Would you believe one fourth full ? No how about one tenth full ? How about not as dry as the Sahara desert ?
Recently I asked the question. Keynes dismissed the PIH (well before it re-emerged) as follows when discussing consumption in Chapter 8 of The General Theory …
(6) Changes in expectations of the relation between the present and the future level of income. — We must catalogue this factor for the sake of formal completeness. But, whilst it may affect considerably a particular individual’s propensity to consume, it is likely to average out for the community as a whole. Moreover, it is a matter about which there is, as a rule, too much uncertainty for it to exert much influence.
It seems to me that the very very first step in evaluating Keynes’s null is to look at the association between the ratio of consumption to current income and the ratio of future income to current income. If there is anything to the PIH it seems that it must be that a high ratio of consumption to disposable personal income must be correlated with a high ratio of future disposable personal income to current disposable personal income.
Here is a scatter of those ratios
“consinc” is the ratio of US consumption expenditures (PCECA) to US disposable personal income (A067RC1A027NBEA) both from Fred. finc4inc is the ratio of the average of US real disposable personal income (A067RX1A020NBEA) over the next four years (t+1, t+2,t+3 andt+4) to current year real disposable personal income (A067RX1A020NBEA).
The two variables should be possitively correlated if there is anything to the PIH. Now achieved future average real disposable income should be the forecast plus an error term, so the correlation should be well below one. But there is almost nothing there. the main feature of the data is that consumption was low compared to income when consumption was explicitly rationed.
To avoid this, I also looked at data of consumption from 1946 on here
There is no pattern to explain (the correlation is actually slightly negative).
How is it possible that the profession has debated for decades how to improve on the primitive model of consumption as a function of current disposable income to consider the average agents’ consideration of future income when there is no evidence that at all ?
I will attempt to answer the question. Now there are two obvious weaknesses of my scatters. First I only consider four years into the future. Second, I ignore the real interest rate, since I don’t discount at all. Now I don’t see how one could possible argue that agents have useful insights into the distant future even if the distant future is uncorrelated with the near future, so I don’t worry at all about the first issue. The second is almost charitable with respect to the PIH. The absence of the predicted relationship between consumption and real interest rates is a well known problem with the PIH. It is clear from the scatter that the low ratio of consumption to current disposable income does not occur during periods of high achieved or predictable real interest rates (rather the opposite).
I think one important hint of an answer comes from my now eccentrically old fashioned use of disposable personal income. Theory says that consumption should depend on discounted national income minus government consumption. By using disposable income, I am assuming that consumers count current taxes as the cost of government and aren’t at all Ricardian. Also empirical work uses GNP that gross national income (or more often GDP). This doesn’t subtract depreciation of capital. There is no reason to look at gross not net income except that data on national net income weren’t available quite as soon as data on gross national income. Finally, and importantly, personal income doesn’t include income which never reaches households, that is indirect taxes (such as the employers payroll tax contributions) and undistributed profits.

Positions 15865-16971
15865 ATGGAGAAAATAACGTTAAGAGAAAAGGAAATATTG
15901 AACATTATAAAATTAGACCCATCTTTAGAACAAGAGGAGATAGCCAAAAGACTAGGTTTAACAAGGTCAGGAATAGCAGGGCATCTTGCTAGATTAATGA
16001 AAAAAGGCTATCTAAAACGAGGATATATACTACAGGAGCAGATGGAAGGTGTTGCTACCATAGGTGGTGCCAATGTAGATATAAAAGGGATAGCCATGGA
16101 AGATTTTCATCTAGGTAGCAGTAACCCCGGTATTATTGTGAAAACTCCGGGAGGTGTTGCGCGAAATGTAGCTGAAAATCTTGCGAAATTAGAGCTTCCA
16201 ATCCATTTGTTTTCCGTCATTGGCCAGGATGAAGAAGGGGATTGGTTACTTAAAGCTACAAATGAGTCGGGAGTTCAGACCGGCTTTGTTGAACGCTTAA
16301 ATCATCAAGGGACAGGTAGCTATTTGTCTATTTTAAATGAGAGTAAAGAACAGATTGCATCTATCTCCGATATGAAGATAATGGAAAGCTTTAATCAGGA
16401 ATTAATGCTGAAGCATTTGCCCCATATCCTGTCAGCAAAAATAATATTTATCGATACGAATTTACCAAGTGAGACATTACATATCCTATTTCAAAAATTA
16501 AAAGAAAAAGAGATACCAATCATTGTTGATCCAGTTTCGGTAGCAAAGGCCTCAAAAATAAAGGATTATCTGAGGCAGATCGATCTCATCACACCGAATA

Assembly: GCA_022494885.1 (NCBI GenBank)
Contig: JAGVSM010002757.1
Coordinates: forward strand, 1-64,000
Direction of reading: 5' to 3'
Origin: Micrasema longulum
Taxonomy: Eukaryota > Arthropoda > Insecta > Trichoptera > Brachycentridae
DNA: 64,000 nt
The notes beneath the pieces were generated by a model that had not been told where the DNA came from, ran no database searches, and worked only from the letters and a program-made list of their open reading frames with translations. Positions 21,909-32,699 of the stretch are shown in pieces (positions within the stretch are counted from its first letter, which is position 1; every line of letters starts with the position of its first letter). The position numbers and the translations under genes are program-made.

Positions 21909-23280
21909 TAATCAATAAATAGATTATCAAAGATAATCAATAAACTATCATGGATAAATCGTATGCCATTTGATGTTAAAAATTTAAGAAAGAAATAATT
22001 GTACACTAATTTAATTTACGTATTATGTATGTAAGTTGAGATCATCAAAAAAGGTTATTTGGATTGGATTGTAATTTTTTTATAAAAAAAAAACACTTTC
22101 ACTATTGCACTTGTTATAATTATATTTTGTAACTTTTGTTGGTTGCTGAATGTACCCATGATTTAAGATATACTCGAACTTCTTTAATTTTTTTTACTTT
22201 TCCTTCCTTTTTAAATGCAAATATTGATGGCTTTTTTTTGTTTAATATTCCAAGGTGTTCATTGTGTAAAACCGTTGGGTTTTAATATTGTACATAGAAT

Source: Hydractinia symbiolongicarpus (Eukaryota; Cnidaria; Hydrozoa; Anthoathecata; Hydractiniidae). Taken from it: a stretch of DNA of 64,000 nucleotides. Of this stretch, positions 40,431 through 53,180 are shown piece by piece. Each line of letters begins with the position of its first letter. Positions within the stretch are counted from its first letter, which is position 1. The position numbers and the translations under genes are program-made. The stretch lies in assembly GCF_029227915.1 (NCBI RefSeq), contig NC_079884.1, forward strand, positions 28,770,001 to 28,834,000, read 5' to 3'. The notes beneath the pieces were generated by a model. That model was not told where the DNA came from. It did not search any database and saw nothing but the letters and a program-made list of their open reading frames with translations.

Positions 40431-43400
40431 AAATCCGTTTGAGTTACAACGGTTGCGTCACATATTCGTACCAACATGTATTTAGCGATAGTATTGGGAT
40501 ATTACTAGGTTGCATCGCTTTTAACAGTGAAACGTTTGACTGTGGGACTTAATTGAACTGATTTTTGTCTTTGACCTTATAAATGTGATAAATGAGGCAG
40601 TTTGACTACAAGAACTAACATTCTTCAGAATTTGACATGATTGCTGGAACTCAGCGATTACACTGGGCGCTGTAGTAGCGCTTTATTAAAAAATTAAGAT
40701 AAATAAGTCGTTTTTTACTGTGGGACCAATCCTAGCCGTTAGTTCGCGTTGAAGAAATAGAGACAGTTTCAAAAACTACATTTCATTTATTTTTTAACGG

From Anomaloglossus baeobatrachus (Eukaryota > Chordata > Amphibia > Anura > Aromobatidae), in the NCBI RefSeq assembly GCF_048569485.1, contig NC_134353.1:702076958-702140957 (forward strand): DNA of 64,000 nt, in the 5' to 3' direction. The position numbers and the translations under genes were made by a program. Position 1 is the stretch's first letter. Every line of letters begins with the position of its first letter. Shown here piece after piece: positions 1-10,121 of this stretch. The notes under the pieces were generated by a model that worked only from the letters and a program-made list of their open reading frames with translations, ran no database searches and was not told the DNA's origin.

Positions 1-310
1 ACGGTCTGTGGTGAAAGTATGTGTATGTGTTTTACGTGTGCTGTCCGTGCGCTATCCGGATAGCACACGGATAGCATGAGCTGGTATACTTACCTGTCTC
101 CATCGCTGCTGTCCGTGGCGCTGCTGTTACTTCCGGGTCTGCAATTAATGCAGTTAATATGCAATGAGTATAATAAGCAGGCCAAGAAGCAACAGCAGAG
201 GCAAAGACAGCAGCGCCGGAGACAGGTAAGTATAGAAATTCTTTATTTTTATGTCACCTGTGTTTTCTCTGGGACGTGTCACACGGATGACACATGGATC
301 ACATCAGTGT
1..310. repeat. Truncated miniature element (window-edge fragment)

Clearly consumers who own shares in firms should consider reinvested profits as adding to their wealth. There is a theoretical case for counting the government surplus and reinvested profits as part of the representative consumers income. Since profits are highly procyclical and government surpluses are too (meaning deficits are high in recessions) this makes the theoretically interesting net national product more volatile than consumption. The old fashioned and super simple assumption that consumers look at personal disposable income is an alternative explanation of the fact that consumption is less volatile than net national income.
The absolutely obvious explanation which fits the data (including the fact that consumers don’t have a clue about the sign of recent changes of the Federal budget deficit) was dismissed without consideration. The income series I used is popular among business economists who try to forecast demand (and among political scientists who try to forecast presidential elections) but it has nothing to do with the academic empirical macroeconomics literature.
Beyond that, there is the sense that to be an economist is to assume that economic agents rationally maximize under constraint.
Finally, there was a shift in Keynesian thought from 1936 to the 60s when the debate was joined. Keynes’s distinction between the consumption of individual households and aggregate consumption “whilst it may affect considerably a particular individual’s propensity to consume” seems to have been forgotten. The contrast between the time series (with consumption roughly proportional to disposable income) and the cross section (with consumption less than proportionally higher for higher income households) became a puzzle, even though the explanation was right there in The General Theory. Here I fear that later Keynesians acted as straw men (although the other case for alleged gross intellectual failure of paleo Keynesians was made entirely by lying about what they said).